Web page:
By Money & Finance
Investors would have done much better keeping an eye on Tandem Diabetes Care, a small, promising -- yet still risky -- medical products company that is growing sales, but also losing money. In the first quarter, it sold a few thousand of its next-generation insulin pump, the t:slim X2, and says it needs an installed base of 80,000 pumps to break even on a cash flow basis, though it believes it can hit that milestone some time next year.
Because diabetes is a huge growth market, with the incidence of the disease expected to grow 165% in the U.S. by 2050, Tandem has a promising technology that analysts believe, if successful, could challenge Medtronic (NYSE:MDT) for industry leadership. Medtronic offers a competing technology called a continuous glucose monitor (CGM) that tracks a patient's blood sugar over time to let them better manage their disease.
As diabetics seek alternatives to insulin injections to regulate their condition, Tandem has partnered with DexCom to bring its insulin pump system (that works with DexCom's monitoring system) to market early next year. The artificial pancreas monitors patients' blood glucose levels and uses an algorithm to know when to deliver an appropriate dose of insulin. At least one analyst thinks highly of Tandem's prospects for being able to grab market share when its system is commercialized. He upgraded the stock, which sent shares soaring.
Although Medtronic is many times larger than Tandem, its CGM device is also much larger than Tandem's t:slim X2, and thus more cumbersome. And DexCom's monitors, which work with both systems, can be used for longer periods of time with Tandem's pump, making them more convenient. Also, the need for finger pricks for dosing decisions isn't needed with the t:slim X2 whereas they're still necessary with Medtronic's MiniMed system.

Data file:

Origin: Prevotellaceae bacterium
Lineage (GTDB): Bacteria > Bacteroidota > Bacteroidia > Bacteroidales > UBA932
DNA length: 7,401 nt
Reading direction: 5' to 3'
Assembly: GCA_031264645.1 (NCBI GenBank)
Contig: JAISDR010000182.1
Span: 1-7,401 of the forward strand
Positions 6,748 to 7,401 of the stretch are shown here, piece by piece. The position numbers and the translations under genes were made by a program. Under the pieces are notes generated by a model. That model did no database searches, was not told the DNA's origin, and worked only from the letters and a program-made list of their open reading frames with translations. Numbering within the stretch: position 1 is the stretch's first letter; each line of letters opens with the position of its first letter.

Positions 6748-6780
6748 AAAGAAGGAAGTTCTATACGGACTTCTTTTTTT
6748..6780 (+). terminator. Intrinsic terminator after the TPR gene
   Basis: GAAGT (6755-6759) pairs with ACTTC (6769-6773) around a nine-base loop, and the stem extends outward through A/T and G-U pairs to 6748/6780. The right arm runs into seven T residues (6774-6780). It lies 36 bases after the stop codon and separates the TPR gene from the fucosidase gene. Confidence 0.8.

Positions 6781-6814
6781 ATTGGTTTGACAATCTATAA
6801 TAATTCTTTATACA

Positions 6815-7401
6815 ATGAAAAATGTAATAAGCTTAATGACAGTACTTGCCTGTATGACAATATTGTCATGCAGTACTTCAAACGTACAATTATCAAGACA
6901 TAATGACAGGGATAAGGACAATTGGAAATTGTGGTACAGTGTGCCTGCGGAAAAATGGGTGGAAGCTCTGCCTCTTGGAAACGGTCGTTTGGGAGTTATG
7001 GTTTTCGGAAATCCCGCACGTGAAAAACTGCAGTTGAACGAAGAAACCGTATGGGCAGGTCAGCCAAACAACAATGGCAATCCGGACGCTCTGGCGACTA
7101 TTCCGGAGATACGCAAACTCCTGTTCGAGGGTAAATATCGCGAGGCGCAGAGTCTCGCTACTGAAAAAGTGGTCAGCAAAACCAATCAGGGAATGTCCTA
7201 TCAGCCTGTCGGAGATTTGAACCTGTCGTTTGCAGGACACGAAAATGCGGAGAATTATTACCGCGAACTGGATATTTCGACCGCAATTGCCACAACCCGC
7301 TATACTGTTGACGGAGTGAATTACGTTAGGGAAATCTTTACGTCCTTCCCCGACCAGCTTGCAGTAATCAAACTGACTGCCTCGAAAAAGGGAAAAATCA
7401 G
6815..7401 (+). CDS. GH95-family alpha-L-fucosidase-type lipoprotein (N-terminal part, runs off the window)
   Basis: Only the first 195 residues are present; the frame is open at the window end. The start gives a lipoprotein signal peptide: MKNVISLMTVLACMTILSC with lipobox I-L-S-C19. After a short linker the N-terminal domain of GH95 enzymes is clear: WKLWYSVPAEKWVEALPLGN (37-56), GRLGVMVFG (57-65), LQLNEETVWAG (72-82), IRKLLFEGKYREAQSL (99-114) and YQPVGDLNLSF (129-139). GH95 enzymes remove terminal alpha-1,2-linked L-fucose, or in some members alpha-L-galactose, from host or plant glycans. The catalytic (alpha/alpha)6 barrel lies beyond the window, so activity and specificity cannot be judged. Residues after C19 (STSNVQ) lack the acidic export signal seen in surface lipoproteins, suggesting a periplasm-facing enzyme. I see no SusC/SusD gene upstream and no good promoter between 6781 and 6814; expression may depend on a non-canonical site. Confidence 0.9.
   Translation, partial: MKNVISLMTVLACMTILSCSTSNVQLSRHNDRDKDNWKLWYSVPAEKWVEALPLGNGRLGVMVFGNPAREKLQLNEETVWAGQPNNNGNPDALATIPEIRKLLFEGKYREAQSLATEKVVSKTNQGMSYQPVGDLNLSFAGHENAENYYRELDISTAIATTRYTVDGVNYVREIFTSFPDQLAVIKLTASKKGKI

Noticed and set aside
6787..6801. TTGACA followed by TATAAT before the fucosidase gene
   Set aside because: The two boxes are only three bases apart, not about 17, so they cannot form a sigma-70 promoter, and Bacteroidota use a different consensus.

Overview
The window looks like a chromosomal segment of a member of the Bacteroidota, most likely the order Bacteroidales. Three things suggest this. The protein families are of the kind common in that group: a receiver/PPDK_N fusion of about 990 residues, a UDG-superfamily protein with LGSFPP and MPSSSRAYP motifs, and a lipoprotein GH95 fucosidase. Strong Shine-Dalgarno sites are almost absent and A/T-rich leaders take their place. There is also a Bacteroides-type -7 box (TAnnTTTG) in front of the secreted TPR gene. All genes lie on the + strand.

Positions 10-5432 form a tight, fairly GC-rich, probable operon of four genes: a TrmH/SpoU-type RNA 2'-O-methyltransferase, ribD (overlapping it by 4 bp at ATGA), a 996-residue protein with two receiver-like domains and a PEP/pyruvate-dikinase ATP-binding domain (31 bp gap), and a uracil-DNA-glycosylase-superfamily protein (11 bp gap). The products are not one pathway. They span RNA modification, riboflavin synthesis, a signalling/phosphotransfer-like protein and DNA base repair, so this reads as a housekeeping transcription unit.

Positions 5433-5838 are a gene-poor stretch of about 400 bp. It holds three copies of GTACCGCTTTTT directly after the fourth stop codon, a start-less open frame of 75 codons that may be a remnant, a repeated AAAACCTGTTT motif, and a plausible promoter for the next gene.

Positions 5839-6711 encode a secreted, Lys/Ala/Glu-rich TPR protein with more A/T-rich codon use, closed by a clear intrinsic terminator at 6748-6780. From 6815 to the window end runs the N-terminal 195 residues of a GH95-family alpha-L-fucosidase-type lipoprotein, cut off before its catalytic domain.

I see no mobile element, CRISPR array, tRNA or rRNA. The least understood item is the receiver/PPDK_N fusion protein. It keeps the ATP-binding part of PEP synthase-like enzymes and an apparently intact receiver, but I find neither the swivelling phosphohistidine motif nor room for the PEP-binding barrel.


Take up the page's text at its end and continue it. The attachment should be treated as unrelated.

While the potential for Tandem Diabetes Care may be more promising than for NII Holdings, it also is a risky proposition. Even though the FDA just approved Tandem's pump with its newest technology that predicts where insulin level needs and adjusts production accordingly, Medtronic also received regulatory approval for its own enhanced CGM system that now allows for treating patients between ages seven and 13.
It removes a competitive advantage Tandem had with its pump being able to be used on those as young as six. Tandem's finances are probably not going to look pretty either for awhile yet. Still, by the t:slim X2 getting approved for use with DexCom's more feature-rich monitoring technology, a development that wasn't expected, there's good reason why Tandem Diabetes Care shares are soaring.
By Money & Finance
In 2006, a group of engineers recognized the need for new and improved methods of pumping insulin and incorporated as Phluid, Inc. In 2007, Kim Blickenstaff joined the organization as President and CEO, bringing his philosophy of using market research as the inspiration for product development and started on the development of the t:slim Insulin Pump. In 2008, this predecessor company became the newly incorporated Tandem Diabetes Care, Inc. that was formed with a focus on promoting a comprehensive, user-centric, and integrated approach to diabetes product development and customer care.Â Tandem Diabetes Care felt that incorporating enhanced ease of use and attractive designÂ—often associated with consumer electronics developmentÂ—would also encourage more patients to consider the clinical benefits of insulin pump therapy. Tandem Diabetes Care interviewed more than 4,000 insulin pump users and health care providers to design its first device, the t:slim Insulin Pump.
In 2016, the company was ranked #39 on theÂ Deloitte Fast 500 North AmericaÂ list
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